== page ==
I’d like to present you with a different notion – maybe it is not what you are missing but what your resume is sharing/showing that is repelling interviews.
You see, your nursing resume is so much more than a passive document with responsibilities. Anyone can write a resume like that. A winning resume – and by winning I mean the type of resume that attracts quality interviews—is a strategic and persuasive document that guides the interview.
POSSIBLE ISSUES CAUSING APPREHENSION
What challenges are you worried about? Have you been out of nursing for a while? Did you just have a baby? Did you just graduate? Have you enrolled in school again? Do you need to relocate? Did you just relocate?
Whatever challenge you are foreseeing and fear—your interviewer sees it as a problem. Therefore, it is not necessarily that your resume lacks skills and competencies. Instead, what ‘alarm’ is it setting off in the hiring authority’s mind.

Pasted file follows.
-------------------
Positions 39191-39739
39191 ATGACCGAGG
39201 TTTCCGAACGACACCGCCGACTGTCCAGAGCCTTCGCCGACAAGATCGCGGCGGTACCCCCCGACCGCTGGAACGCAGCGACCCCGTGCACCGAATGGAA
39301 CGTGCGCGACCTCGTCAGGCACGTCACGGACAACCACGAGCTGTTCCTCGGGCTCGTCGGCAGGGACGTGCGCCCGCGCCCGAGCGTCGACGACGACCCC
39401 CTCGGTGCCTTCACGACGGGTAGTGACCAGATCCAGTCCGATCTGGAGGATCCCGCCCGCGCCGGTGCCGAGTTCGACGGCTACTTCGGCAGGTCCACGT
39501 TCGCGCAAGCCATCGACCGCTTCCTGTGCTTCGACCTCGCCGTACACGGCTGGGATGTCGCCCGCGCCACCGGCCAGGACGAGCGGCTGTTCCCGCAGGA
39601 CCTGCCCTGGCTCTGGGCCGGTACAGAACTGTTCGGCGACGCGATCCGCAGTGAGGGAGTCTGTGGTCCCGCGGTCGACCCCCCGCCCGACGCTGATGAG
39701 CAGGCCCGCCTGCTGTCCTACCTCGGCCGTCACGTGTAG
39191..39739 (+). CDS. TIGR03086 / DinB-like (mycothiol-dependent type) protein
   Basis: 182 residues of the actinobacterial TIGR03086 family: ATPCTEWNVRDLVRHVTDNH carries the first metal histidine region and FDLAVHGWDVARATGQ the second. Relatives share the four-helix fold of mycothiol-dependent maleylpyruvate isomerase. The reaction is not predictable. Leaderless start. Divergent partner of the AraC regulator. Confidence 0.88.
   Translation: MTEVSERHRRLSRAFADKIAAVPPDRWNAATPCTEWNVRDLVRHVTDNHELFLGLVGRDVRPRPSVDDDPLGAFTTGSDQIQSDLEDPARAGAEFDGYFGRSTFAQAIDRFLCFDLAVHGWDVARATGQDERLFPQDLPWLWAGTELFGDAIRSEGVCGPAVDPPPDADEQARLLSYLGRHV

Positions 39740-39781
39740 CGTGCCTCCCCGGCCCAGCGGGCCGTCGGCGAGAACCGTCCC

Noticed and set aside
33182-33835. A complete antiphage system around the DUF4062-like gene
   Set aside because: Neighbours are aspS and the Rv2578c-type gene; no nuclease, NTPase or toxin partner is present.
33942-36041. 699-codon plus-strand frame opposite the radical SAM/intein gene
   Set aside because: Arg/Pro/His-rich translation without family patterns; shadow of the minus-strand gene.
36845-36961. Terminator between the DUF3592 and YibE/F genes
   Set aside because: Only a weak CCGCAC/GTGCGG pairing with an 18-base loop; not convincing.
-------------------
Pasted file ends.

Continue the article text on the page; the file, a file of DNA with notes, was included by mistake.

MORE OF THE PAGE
What am I suggesting? That you lie? No. Absolutely not. My advice is that you know exactly what your strengths and weaknesses are and use the resume as a tool to calm fears, dissolve apprehensions, and offer reassurance that you have a way to overcome the concerns your candidacy presents.
More importantly, that it will be worth overlooking. Your interview begins from the moment you press that e-mail ‘send’ button with your nursing resume attached.